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‘ [343] wheels,’ my trunk and desk containing all the data I had collected fell into the hands of the enemy.

Wickham did not call for a report while with us in the Valley and I did not make one. Until these recent communications I had contented myself with the reflection ‘that the credit for what was done and the reward of the deeds was in doing them.’

I shall endeavor to give my recollections with frankness, and will criticise our operations without hesitation, that the student in quest of facts may see the boldness and enterprise displayed by General J. A. Early, and the corresponding want of it evinced by his opponent, General Phil. Sheridan. The latter had the finest equipped army the world had ever seen, numbering about 65,000 men of all arms, of which 11,000 were well mounted cavalry, and 100 field guns. To combat this force, Early had about 14,000 men of all arms, less than 3,500 cavalry, and the usual complement of field guns. Sheridan said our ‘cavalry were in poor condition.’ The country was admirably suited to the operations of large bodies of cavalry, and one of their greatest advantages consisted in their ability to subsist largely upon the country through which they operated, (which was done without stint and without pay). Early's presence had kept them ensconced behind fortified lines, and he had checkmated their movements until General Anderson's withdrawal to General R. E. Lee's army; after which ensued the battles of Winchester, Cedar Creek, Fisher's Hill and Waynesboroa, in every one of which engagements a soldier of dash should have gobbled Early's entire command and sent him to Washington, and moved with the remainder of his command across the mountains and joined Grant. Sheridan's dispatches to Grant and Halleck up to the battle of Winchester indicate a caution amounting to timidity. What was accomplished at the end of a six months campaign should have been done effectually at Winchester.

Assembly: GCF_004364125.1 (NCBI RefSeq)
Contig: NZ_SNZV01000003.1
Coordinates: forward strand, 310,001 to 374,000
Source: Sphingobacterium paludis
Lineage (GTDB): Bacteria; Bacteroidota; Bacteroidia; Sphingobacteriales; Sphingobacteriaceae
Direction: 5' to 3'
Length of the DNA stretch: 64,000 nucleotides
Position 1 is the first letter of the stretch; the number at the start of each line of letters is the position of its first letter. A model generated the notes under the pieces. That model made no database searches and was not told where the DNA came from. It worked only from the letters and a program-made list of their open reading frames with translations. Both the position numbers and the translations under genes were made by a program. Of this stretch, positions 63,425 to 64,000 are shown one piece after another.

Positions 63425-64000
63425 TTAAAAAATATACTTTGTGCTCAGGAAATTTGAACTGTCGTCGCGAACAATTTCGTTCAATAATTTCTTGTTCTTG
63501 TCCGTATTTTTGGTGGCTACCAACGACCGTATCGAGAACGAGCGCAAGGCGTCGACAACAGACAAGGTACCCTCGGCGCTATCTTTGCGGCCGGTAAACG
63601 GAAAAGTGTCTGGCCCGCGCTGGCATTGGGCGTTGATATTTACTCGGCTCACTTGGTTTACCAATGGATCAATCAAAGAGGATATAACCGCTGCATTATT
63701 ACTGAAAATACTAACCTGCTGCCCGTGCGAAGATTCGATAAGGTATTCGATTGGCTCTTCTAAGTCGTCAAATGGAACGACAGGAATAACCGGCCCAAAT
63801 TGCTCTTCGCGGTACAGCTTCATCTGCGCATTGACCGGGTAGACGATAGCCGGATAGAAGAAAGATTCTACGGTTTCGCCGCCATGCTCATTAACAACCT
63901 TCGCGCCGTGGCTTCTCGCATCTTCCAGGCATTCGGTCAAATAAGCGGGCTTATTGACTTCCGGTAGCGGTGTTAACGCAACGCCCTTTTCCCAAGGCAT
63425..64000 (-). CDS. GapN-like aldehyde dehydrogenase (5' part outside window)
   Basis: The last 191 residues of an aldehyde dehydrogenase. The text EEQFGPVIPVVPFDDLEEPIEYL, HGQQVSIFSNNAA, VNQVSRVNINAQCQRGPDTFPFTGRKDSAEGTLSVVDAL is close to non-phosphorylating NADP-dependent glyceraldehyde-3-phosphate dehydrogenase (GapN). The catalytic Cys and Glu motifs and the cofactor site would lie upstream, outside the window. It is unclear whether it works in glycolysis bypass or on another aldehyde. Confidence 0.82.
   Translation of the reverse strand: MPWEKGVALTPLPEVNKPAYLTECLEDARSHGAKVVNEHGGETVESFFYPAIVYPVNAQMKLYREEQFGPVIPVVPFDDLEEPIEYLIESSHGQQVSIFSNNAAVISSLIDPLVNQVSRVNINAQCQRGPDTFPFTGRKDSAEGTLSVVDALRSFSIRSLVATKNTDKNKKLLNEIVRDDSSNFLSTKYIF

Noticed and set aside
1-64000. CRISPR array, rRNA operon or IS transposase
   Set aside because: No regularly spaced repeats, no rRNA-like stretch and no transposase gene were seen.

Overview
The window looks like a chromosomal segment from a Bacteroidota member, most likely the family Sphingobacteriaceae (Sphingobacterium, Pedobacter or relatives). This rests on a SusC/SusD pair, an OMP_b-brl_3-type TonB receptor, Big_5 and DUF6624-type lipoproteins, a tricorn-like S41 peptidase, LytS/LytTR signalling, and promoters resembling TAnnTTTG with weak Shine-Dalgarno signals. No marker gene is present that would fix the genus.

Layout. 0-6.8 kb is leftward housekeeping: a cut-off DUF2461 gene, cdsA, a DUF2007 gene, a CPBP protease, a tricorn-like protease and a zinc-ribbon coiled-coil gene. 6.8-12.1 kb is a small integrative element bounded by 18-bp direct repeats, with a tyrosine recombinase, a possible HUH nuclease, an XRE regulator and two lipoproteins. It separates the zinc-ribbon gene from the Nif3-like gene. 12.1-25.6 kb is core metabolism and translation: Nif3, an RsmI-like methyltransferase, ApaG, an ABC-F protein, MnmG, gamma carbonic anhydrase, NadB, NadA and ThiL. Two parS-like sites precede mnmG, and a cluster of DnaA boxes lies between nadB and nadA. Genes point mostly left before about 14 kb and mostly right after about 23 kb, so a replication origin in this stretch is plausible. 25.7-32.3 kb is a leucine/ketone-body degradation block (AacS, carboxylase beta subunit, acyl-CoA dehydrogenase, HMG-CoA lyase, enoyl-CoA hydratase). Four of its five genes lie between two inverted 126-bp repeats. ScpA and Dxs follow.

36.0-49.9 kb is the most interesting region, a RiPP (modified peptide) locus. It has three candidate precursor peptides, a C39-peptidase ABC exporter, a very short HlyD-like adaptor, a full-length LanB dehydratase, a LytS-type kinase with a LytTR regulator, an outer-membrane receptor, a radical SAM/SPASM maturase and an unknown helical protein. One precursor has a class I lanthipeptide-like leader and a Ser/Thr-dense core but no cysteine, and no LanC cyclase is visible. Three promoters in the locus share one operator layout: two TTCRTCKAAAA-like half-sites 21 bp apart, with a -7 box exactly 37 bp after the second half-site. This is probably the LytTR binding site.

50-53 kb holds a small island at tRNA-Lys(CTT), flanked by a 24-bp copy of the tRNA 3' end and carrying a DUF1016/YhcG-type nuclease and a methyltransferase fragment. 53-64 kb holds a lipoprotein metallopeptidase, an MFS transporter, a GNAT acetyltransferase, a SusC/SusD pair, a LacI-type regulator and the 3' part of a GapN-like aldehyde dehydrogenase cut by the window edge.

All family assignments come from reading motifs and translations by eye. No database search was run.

History will yet vindicate Early's efforts. ‘But friends in trouble are rare and few.’ General R. E. Lee had sent Early to the Valley for a purpose. He clearly understood the situation; he had certain objects to accomplish. Time was an object to him. His limited means and small army, comparatively, were heavily taxed, his resources curtailed, and he could not spare a larger force. He knew Early was an educated soldier, and that he was tenacious and full of fight. His letter to Early at the end of the Valley campaign, when Early lost the little remnant that had been retained as a nucleus to guard the upper Valley, shows he was in full sympathy with him.

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